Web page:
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Standard protein diets match high protein diets for weight loss & muscle strength

By Stephen Daniells , 16-Mar-2012
Last updated the 16-Mar-2012 at 15:56 GMT

Energy-restricted diets with standard or high protein levels were equally effective for reducing body weight and boost body composition, says a new study.

Low-fat diets containing either 17 or 35% protein were both associated with a 9% reduction in body weight and a 4% decrease in fat-free mass, according to results of a 12 week study published in theEuropean Journal of Nutrition.

“Altering the carbohydrate-to-protein ratio of an energy-restricted, low-fat diet that achieved similar weight loss and reductions in fat-free mass had similar effects on strength and aerobic capacity in sedentary, overweight and obese men,” wrote the researchers, led by Grant Brinkworth from Australia’s Commonwealth Scientific and Industrial Research Organisation (CSIRO).

“However, these results are limited to middle-aged men and whether these similar effects occur in younger or older individuals and/or in women and are maintained over the longer-term remains unknown and warrants investigation.”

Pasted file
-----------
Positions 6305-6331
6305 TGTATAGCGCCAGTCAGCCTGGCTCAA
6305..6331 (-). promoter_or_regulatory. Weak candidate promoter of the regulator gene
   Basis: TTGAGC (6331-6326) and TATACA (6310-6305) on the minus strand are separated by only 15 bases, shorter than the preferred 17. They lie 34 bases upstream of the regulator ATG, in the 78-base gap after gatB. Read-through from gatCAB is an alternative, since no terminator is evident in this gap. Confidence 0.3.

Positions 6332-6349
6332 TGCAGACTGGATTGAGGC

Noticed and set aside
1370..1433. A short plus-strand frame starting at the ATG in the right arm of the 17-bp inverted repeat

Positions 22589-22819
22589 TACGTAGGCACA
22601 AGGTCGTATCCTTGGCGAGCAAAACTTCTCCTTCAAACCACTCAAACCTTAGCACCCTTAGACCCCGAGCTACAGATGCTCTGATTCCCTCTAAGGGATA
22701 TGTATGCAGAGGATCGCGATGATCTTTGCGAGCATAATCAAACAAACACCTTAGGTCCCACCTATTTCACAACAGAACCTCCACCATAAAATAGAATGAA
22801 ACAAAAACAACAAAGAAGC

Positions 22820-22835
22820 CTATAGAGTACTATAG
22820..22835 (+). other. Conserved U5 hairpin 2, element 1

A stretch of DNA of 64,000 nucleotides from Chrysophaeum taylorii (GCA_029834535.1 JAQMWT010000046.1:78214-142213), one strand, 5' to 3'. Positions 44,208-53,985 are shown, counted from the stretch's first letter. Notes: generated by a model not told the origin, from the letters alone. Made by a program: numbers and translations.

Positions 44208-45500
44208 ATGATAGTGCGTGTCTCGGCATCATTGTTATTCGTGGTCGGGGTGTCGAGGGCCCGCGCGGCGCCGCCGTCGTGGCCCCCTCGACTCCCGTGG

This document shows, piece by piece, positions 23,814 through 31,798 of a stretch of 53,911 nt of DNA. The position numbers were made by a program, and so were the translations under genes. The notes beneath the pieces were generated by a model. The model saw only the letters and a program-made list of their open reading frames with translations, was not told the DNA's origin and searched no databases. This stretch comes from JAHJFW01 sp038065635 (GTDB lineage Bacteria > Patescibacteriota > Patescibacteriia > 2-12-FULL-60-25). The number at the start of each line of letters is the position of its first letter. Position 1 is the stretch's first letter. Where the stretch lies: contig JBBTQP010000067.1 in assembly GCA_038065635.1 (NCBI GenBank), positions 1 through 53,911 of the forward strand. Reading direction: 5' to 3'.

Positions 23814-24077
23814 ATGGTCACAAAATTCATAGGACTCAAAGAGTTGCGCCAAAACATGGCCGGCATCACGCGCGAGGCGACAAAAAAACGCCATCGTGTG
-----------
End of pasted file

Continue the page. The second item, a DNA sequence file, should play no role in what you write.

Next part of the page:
Weight management

The study fails to support the hypothesis that a low-fat diet, higher in protein and lower in carbohydrate, is superior to a conventional standard-protein, higher-carbohydrate, low-fat diet for weight loss.

With the World Health Organization estimating that by 2015, there will be more than 1.5 billion overweight consumers, the opportunities for a scientifically-substantiated weight management product are impressive.

The market for food, beverage and supplement weight management products is already valued at $3.64bn (2009 figures) in the US, according to Euromonitor. In Western Europe, the market was worth $1.3bn in 2009.

Study details

The Australia-based scientists recruited 56 men with an average age of 45.5 and average BMI of 33.6 kg/m2 to participate in their 12 week study. The men were randomly assigned to consume a low-fat, energy-restricted diet with either standard or high protein levels.

Results showed that both groups experienced similar weight loss (9 kg). There were also no differences between the groups for relative peak oxygen uptake, knee extensor strength and peak handgrip strength.

Brinkworth and his co-workers did observed a trend for a greater reduction in fat mass in the high protein group, but this did not reach statistical significance.

“The primary objective of this study was to compare between group changes,” explained the researchers. “The lack of any apparent effects suggests macronutrient composition, at least during energy restriction with low-fat diets differing in the protein/carbohydrate ratio, does not appear to alter aerobic capacity.”

Source: European Journal of Nutrition
Published online ahead of print, Online First, doi: 10.1007/s00394-012-0338-0
“Comparison of the effects of weight loss from a high-protein versus standard-protein energy-restricted diet on strength and aerobic capacity in overweight and obese men”
Authors: T.P. Wycherley, J.D. Buckley, M. Noakes, P.M. Clifton, G.D. Brinkworth

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